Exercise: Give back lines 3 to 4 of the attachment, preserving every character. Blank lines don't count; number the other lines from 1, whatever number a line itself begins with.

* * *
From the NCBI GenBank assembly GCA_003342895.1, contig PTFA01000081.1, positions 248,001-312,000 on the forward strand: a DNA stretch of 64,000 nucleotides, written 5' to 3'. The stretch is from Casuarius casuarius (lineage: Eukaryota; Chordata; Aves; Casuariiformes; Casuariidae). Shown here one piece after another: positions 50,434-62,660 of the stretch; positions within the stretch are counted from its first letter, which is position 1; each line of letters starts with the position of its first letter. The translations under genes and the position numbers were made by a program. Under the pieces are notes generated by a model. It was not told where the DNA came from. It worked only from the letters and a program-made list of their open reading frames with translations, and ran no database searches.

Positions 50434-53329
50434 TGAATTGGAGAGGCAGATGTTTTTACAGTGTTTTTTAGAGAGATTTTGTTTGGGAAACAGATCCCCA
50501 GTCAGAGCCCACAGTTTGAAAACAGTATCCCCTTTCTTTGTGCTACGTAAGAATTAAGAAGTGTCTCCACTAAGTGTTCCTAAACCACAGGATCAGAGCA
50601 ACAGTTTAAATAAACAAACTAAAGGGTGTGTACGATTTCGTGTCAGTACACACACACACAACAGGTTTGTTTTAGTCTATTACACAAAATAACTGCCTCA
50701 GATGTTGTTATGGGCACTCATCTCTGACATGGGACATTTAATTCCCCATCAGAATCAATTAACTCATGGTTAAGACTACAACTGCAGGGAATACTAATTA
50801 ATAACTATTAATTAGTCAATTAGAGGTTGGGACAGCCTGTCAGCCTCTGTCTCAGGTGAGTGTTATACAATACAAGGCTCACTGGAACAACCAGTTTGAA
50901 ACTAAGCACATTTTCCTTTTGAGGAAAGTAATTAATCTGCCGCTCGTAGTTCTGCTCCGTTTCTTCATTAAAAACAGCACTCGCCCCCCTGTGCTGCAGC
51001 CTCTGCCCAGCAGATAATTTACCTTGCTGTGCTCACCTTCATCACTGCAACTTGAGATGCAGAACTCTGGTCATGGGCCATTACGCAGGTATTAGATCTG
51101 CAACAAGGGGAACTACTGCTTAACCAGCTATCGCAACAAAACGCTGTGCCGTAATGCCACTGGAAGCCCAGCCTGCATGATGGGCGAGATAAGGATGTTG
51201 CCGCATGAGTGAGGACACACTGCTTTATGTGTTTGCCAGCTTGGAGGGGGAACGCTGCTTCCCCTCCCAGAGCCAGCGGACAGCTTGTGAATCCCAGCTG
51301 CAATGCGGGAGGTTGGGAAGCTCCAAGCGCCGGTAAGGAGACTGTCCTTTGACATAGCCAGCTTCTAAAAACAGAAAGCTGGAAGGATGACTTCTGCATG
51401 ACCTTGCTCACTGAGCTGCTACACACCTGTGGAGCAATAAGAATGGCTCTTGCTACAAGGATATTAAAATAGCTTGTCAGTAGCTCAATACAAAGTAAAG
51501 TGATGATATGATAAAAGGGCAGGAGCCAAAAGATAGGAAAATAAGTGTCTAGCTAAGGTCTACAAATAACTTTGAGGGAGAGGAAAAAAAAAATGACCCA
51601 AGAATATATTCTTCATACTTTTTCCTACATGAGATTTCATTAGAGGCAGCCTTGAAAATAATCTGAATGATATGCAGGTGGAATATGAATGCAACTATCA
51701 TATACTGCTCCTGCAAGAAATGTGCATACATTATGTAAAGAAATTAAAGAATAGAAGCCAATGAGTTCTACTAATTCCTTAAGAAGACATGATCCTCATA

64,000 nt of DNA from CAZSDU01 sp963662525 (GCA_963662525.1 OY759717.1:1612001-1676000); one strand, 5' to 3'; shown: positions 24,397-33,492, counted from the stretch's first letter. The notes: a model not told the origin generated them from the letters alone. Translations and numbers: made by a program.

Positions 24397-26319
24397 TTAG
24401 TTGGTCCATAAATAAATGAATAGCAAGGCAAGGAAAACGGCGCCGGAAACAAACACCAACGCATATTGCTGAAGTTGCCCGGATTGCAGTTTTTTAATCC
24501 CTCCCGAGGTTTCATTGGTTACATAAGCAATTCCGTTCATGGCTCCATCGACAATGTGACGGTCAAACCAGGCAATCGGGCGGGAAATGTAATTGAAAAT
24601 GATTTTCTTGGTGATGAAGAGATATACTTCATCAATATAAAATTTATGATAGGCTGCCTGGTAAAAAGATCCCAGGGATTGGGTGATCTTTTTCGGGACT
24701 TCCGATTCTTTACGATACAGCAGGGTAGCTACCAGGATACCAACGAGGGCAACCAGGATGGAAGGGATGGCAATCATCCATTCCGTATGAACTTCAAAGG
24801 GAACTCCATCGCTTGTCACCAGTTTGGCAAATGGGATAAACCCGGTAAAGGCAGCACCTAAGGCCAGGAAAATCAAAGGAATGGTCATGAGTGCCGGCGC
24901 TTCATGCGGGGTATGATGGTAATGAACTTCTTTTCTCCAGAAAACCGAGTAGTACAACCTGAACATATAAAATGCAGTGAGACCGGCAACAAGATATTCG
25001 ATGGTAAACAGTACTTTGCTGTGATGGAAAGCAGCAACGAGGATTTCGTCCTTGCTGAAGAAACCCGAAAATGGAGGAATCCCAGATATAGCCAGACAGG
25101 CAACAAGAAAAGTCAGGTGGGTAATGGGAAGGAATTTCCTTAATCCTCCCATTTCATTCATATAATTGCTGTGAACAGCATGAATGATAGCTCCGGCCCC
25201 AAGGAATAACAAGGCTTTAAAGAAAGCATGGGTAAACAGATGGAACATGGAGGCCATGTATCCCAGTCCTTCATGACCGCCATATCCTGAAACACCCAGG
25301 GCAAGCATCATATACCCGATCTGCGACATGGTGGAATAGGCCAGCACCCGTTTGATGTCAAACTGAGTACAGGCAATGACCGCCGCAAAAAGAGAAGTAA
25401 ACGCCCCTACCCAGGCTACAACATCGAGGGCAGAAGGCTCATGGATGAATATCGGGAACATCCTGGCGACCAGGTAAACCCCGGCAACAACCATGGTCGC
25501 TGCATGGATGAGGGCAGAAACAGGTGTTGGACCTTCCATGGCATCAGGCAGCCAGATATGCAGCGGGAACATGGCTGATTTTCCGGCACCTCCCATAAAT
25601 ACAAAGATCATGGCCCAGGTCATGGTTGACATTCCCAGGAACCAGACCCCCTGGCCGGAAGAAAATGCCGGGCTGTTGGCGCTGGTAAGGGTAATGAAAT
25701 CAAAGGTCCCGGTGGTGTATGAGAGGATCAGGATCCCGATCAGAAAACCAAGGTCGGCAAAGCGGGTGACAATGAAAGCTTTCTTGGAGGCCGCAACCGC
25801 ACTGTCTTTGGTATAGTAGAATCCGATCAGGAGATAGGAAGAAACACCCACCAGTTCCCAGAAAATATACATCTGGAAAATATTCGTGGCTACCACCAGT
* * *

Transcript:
50434 TGAATTGGAGAGGCAGATGTTTTTACAGTGTTTTTTAGAGAGATTTTGTTTGGGAAACAGATCCCCA
50501 GTCAGAGCCCACAGTTTGAAAACAGTATCCCCTTTCTTTGTGCTACGTAAGAATTAAGAAGTGTCTCCACTAAGTGTTCCTAAACCACAGGATCAGAGCA